My on-line diary began in the 1990's from my studio in the North of England. After a lapse of ten years, I resumed posting from my present studio on the Caribbean island of Dominica.

From the far beginning, the intention has been to give an insight into my working methods, and to share the triumphs, trials and tribulations of work-in-progress.

My diary pages are followed by thousands of artists, art students and art lovers in over 50 countries.

Friday, August 23, 2013

Words of advice on making art and making love...


Making art, like making love, is 99% passion.  Tie it down to a set formula and you screw up. 

I was reminded of this today when reading an art syllabus for college students.  Heavily couched in the language of academia, it read like a gobbledegook script for the comedian Professor Stanley Unwin.  

When it comes to talking gibberish, many art writers and elite art institutions can leave the rest standing.  A recently launched magazine is focused towards “a converging nexus of artists” and offers “the articulation of a contemporary space, and of a place that lies within coordinates that have become scattered and nebulous, without bounderies”........Eh?

In simpler terms, here are two quotes that speak of the similarities between love and art.

The artist's experience lies so unbelievably close to the sexual, to its pain and its pleasure, that the two phenomena are really just different forms of one and the same longing and bliss. (Rainer Maria Rilke)

If you bring your sexual impulses to your creative work, you'll be working from deep in the genetic code, down where life wants to make new life and feel good in the process. (Eric Maisel)

And just to prove that my passion does not dwell solely in painting the nude figure,  today’s illustration shows how I can work myself into rapturous water colour washes over a clutter of  fishermen’s huts, nets and boats on a tropical beach.

Sunday, August 11, 2013

Oh what a pity...


To continue from last week, here is the finished 1/12th scale maquette of my bathing figure.  In the final life-size sculpture, water will pour from the calabash shell she holds from outstretched arms.

D H Lawrence’s poem, “Innocent England” laments a court decision to destroy his nude paintings.  It begins:

Oh what a pity, Oh! don’t you agree,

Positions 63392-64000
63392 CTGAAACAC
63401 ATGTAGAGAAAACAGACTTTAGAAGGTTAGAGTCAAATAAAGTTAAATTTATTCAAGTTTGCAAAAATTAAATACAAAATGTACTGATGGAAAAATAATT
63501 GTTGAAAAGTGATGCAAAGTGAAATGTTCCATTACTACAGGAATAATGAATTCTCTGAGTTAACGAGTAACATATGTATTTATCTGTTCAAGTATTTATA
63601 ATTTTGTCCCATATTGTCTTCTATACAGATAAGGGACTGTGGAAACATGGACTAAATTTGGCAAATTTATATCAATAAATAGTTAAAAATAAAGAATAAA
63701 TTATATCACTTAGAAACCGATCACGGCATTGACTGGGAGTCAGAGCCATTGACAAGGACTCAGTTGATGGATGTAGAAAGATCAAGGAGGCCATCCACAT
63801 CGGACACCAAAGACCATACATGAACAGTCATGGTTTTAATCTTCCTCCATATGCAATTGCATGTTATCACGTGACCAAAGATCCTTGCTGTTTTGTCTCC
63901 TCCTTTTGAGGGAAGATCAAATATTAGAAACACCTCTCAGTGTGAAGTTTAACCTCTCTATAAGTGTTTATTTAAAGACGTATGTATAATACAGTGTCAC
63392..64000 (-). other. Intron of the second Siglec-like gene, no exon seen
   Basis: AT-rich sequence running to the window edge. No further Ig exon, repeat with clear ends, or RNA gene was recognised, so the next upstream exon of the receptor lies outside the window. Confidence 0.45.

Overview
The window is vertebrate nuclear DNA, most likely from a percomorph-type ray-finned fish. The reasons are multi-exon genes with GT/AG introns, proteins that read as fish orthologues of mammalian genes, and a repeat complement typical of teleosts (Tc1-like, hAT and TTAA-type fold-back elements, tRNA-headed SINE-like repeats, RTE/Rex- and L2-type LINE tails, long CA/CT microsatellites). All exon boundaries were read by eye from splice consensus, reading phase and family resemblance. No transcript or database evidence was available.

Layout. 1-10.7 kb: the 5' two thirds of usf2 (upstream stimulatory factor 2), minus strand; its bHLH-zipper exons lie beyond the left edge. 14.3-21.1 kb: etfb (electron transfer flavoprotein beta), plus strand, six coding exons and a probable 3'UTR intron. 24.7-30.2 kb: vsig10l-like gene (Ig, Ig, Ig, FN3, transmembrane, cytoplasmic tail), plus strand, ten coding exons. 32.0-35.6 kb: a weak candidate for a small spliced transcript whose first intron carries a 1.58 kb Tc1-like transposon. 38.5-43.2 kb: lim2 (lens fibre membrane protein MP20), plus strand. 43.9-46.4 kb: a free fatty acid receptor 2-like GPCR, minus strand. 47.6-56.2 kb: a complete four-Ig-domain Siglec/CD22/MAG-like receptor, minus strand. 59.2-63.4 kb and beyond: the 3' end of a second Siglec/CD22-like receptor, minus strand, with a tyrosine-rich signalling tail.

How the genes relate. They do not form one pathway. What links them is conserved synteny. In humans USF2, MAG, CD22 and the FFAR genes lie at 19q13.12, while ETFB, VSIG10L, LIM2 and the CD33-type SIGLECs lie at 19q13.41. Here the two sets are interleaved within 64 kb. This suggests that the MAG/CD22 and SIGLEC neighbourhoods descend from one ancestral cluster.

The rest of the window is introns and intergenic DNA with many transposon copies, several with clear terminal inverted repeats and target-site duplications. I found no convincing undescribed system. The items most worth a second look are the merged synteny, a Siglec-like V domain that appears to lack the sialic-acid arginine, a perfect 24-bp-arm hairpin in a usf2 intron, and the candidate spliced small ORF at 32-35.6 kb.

That figs aren’t found in the land of the free!

Fig trees don’t grow in my native land;
There’s never a fig-leaf near at hand
When you want one; so I did without;
And that is what the row’s about…

Likewise, fig-leafs are not easily found in Caribbean and I too did without.   

Saturday, August 3, 2013

A haunting vision from long ago...


A subject that I saw at a glance twenty-three years ago, has haunted my memory ever since.  The place is a secluded riverside on the island of Grenada and the subject is women washing and bathing. 

I alluded to the scene in my book “Caribbean Sketches” and noted that I have learnt more about drawing the figure at the riverside than I have before the artificially posed model in a life class.   To sketch the figure in real life, be it at the market place or the riverside, one has to take time to become familiar with the subject and accept ribald comments with good humour.  The befriending stage can take days or weeks, but finally the subject relaxes and accepts the artist as part of the natural scheme of things.

Such was my patience rewarded when one day, a young woman, undeterred by the teasing of her mates, planted down her basket of washing on a boulder close to my chosen spot.  I rapidly made sketch after sketch until she had scrubbed, beaten, and rinsed her last item.   But her day’s wash didn’t end there, for she next deftly took off her dress and added that to the wash.  Then, unabashed, she soaped herself down and - using a calabash bowl as a ladle - knelt and poured the cooling river water over her naked body. 

Who says that idyllic scenes of nymphs bathing are restricted to past mythology!

That cherished memory is the subject for my next piece of sculpture and today’s picture shows one of my preliminary sketches with the beginning of a 1/12th scale plaster maquette.